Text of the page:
Skyline Rotorua's new stargazing installation, which is costing the company $250,000, will be a unique contribution to encouraging astronomy in New Zealand, says an expert advising the company.
Skyline already has a stargazing site at its Queenstown operation, but the telescopes at Rotorua will be much more powerful, said Alex Holloway, who looks after sales at Auckland's Jacobs Photo & Digital.
The shop, owned by Craig Stein, has specialised in telescopes since the early 1980s and is advising Skyline on its installation.
"The Edge 14 is a rare telescope with only two others confirmed in the country and is only the second unit we have sold," said Mr Holloway.
"It's the best Celestron makes.
"There is nothing you can buy from them that comes close to the features or quality of the optics. It really is an experience.
"These products are top of the line and feature Edge HD optics for a much sharper image, while offering automatic alignment and other features."
The telescope would be housed in its own dome due to its extreme size. The site will also include CPC 11-inch telescopes.
Rotorua will also have a solar scope that can be pointed at the sun to view flares and sunspots during the day.
"Each CPC can also view the sun with a solar filter, which we will be making only for Rotorua as they are not normally available."
The experience will begin for visitors with the Skyline gondola ride up Mt Ngongotaha and the company is employing experienced stargazing guides to help visitors interpret the night sky.
Skyline Rotorua general manager Bruce Thomasen described the power of the Edge scope as jaw-dropping.
"You can look at space in a whole new dimension and there are stars there that are not normally visible with your eyes," he said.
The new attraction, which is expected to open next month, will give stargazers the chance to view an array of nebulas and planets, constellations and galaxies, he said.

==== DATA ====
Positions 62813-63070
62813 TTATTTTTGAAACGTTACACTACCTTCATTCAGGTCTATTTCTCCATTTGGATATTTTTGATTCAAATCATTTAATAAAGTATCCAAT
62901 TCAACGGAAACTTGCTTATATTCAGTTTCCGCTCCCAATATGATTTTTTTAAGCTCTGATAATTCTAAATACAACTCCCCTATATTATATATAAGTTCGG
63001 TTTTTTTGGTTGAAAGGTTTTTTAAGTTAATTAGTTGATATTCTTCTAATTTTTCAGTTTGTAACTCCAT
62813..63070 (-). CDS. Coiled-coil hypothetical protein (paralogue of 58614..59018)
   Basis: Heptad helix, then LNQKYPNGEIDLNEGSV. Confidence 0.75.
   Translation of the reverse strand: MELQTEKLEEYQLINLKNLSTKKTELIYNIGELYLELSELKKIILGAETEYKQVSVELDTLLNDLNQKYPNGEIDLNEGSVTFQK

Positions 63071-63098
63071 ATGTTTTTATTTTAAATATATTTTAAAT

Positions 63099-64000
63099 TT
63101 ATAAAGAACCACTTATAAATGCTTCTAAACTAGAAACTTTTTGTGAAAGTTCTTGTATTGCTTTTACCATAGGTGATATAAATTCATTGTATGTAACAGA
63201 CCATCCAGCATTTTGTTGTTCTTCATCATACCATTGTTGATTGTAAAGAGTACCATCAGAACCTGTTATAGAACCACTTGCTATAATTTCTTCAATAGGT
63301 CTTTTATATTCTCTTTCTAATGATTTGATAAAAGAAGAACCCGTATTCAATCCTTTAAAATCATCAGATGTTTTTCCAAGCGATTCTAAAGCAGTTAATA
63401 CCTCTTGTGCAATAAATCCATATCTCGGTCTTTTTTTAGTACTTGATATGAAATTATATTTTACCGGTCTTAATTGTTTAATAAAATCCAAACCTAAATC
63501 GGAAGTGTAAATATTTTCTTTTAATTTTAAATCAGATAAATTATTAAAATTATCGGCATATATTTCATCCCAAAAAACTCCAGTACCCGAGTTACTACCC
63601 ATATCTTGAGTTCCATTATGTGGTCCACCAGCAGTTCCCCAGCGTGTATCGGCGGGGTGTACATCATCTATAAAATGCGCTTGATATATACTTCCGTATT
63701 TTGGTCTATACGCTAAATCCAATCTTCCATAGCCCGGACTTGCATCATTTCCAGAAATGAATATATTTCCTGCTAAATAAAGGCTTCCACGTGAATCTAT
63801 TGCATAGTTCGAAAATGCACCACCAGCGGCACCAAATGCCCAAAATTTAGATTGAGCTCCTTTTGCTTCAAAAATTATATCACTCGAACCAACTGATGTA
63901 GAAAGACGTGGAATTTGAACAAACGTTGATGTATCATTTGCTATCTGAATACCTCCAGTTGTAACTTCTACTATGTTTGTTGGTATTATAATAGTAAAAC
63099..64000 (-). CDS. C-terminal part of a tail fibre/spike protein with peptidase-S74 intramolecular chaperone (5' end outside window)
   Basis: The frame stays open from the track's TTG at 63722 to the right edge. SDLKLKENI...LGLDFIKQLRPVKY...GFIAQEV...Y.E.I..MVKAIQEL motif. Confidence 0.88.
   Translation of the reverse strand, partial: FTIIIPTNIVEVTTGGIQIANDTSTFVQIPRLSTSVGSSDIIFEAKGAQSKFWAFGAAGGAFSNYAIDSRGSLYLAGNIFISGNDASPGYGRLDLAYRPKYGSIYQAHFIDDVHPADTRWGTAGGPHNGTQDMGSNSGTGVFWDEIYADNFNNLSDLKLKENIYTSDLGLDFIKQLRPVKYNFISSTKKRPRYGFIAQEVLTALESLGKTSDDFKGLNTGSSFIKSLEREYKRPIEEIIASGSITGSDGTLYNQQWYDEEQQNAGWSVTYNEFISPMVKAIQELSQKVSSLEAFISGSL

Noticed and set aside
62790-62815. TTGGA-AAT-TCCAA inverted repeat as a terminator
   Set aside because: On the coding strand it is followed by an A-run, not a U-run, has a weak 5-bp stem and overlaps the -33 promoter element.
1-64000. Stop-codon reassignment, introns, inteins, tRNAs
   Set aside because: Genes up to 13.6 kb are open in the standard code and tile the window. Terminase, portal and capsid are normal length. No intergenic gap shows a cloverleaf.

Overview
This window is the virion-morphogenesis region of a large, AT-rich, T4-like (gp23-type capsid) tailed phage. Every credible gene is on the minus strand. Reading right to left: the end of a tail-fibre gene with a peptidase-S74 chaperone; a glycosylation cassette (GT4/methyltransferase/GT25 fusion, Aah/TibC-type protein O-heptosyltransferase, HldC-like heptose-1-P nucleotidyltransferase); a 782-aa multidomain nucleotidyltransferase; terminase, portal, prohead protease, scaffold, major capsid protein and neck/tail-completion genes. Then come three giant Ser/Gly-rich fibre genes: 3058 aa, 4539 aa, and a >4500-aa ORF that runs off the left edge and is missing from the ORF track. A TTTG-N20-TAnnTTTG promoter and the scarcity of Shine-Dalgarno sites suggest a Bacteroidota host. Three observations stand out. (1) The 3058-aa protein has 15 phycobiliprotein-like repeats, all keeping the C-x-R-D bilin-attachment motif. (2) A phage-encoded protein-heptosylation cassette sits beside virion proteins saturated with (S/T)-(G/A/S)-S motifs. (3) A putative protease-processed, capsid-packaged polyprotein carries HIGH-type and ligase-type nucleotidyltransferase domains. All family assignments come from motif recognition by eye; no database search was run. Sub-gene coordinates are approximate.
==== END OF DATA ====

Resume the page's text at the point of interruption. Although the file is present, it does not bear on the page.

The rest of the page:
Mr Holloway described the Edge as being like "the super car" of the telescope world.
"Not only will Skyline have better gear than their competition, they are hiring experienced guides and have a dome and sheds," he said.
"So you're not just outside in a field. The best gear with the best local guides is a recipe for success."
Rotorua a dark gem for growing band of NZ stargazers
Ngongotaha is one of the top eight locations in New Zealand for stargazing because of the dark clear skies blanketing Rotorua.
"New Zealand has a great sky, it's darker than most places in the world due to the lower population," said Alex Holloway of Jacobs Photo & Digital. Telescope installations in major cities such as Auckland suffered from light pollution, whereas Rotorua was one of the best locations, he said.
Installations such as the Skyline operation were very important in encouraging astronomy and amateur observers played a big role globally in monitoring the night sky.
"New Zealand has always had a passionate base of people who love our skies. It's growing due to prices decreasing. It used to be out of reach for most people, but now you can buy a 130mm motor drive unit for $600."
Mr Holloway said Jacobs Photo & Digital and Celestron were working closely together to foster astronomy in New Zealand.